For a summer production, a dose of darkness would perhaps seem a touch out of place. But the theme of this year’s Festival of Ideas is Order and Chaos, and so a reworking of Robert Louis Stevenson’s classic tale of Doctor Jekyll and Mr Hyde seems all too appropriate. Set in an unused warehouse just off Walmgate, I was treated to an early viewing of this original, student-written play by Tom Duthie and ByTheHand Productions, and it was an impressive showcase of York’s hidden talents.
The play opens with a harsh, unforgiving Matron (Beryl Nairn) interrogating a strait-jacketed Dr. Jekyll (Peter Marshall), whose words retched from his throat with a convincing resignation to his fate. The tone was set immediately with her wonderfully sharp articulation and continuously probing questions, which the audience will find themselves asking again and again as they cling to the edge of their seats; mainly that of why Jekyll (or rather, Hyde) would end up killing his most trusted, devoted and loyal friend: Gabriel John Utterson (Joe Gregory).
Throughout the play, Marshall and Gregory’s painting of Jekyll and Utterson’s deep-rooted friendship is heart-wrenchingly convincing to the extent that I was nearly moved to tears by a climactic scene between them both near the very end of the play. Gregory’s performance in this respect was particularly spectacular; he showed Utterson’s confusion and desperation in the frustratingly cyclic process of trying to protect his friend with painfully realistic expressions, and Marshall bounced off this realism with equally desperate ardour.
In fact, throughout the performance, Marshall’s portrayal of the quasi-schizophrenic, compartmentalising nature of Jekyll and Hyde is in equal parts terrifying and moving. Whilst at one moment becoming undeniably the passionate doctor researching breakthrough medicinal technology, he shifts between that and his other, amoral, unpredictable and arguably insane persona with impressive ease, making the titular character captivating to watch throughout.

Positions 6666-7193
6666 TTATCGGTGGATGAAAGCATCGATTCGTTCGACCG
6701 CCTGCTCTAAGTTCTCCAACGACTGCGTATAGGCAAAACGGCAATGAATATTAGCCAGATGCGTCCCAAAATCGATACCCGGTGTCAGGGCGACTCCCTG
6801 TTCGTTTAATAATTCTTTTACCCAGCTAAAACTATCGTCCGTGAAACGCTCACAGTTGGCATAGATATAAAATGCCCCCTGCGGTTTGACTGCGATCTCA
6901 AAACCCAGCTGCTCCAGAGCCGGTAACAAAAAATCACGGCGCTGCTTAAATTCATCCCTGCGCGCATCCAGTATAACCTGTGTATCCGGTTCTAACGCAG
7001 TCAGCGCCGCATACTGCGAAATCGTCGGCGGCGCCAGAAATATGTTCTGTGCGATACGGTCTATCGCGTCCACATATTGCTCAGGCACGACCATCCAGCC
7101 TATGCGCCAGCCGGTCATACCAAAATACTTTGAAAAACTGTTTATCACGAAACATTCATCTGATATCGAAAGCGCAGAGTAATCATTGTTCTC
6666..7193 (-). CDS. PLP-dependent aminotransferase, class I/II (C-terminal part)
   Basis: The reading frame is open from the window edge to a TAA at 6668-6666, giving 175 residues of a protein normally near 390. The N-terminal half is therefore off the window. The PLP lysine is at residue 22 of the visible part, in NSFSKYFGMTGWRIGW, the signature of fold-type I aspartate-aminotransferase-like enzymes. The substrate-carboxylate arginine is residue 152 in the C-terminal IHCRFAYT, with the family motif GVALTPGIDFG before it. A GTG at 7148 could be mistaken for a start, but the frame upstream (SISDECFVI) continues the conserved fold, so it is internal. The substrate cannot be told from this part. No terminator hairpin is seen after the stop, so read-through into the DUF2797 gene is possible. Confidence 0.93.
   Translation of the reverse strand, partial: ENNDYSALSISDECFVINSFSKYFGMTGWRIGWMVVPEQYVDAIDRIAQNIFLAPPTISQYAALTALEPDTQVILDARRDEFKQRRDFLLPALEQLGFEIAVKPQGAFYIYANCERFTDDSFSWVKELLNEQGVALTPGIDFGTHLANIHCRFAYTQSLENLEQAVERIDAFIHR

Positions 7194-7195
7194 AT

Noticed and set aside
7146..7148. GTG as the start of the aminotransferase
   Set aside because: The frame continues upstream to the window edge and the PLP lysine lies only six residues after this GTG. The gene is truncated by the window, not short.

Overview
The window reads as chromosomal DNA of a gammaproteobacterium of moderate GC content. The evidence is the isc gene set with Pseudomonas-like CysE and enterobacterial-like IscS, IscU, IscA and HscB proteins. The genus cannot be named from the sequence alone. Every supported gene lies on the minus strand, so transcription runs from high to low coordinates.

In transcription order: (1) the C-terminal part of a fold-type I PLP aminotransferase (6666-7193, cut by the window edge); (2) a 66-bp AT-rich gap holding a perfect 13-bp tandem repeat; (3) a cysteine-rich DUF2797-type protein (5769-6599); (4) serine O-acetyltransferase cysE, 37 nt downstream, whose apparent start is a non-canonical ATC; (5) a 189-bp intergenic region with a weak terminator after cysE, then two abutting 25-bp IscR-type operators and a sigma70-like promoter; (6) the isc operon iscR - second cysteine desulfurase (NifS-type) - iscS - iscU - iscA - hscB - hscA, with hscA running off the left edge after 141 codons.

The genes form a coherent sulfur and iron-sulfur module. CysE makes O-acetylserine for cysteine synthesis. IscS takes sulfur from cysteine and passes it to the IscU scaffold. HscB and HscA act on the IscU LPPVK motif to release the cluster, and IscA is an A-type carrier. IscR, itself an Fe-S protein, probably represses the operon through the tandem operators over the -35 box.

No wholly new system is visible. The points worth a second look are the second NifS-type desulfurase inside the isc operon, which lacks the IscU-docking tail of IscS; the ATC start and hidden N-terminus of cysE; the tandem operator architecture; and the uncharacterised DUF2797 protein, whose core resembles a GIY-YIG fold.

Anna Soden’s involvement as the determined Molly Mason was relatable and spunky, her acting lending an important sense of justice-seeking to what otherwise could seem an overly dark, despairing production. Similarly, the emotion provided by Nina McMillan with her complex and tangled relation to Jekyll as Harriet Lanyon well emphasised the more interpersonal effects of the tragic consequences of Hydeian immorality as presented by the play, creating an arguably more relatable element to the bloody outcomes of the story. All of the actors involved had clearly been directorially coached to a very high standard; all focus was where it should have been through the entirety of the show, and nothing seemed out of place nor at all awkward at any point, which I considered notable particularly for an amateur production.
Atmospherically, the production has it absolutely spot on: as mentioned before, the unused warehouse with its echoiness and almost complete lack of decoration provided an eerie setting to the play, and the use of lighting was spot-on in both timing and mood. The music throughout (as written by Creative Director, Ollie Mills) was appropriate, and often served to further heighten the extremes of emotion which are a constant theme for every character in the play.
All in all, The Jekyll & Hyde Case was an impressively well put-together production that showed hardly any fault, even on the viewing I had which was the night before the official opening. Admittedly there were a few minor technical issues, such as that of myself as an audience member’s getting used to the echoes of the large warehouse with which the cast will have undoubtedly become familiar through rehearsal, but as a production it truly was impressively fascinating. I would very highly recommend anyone to see this play for themselves; a uniquely modern and unexpectedly touching rendition of the classic tale, it is truly not to be missed.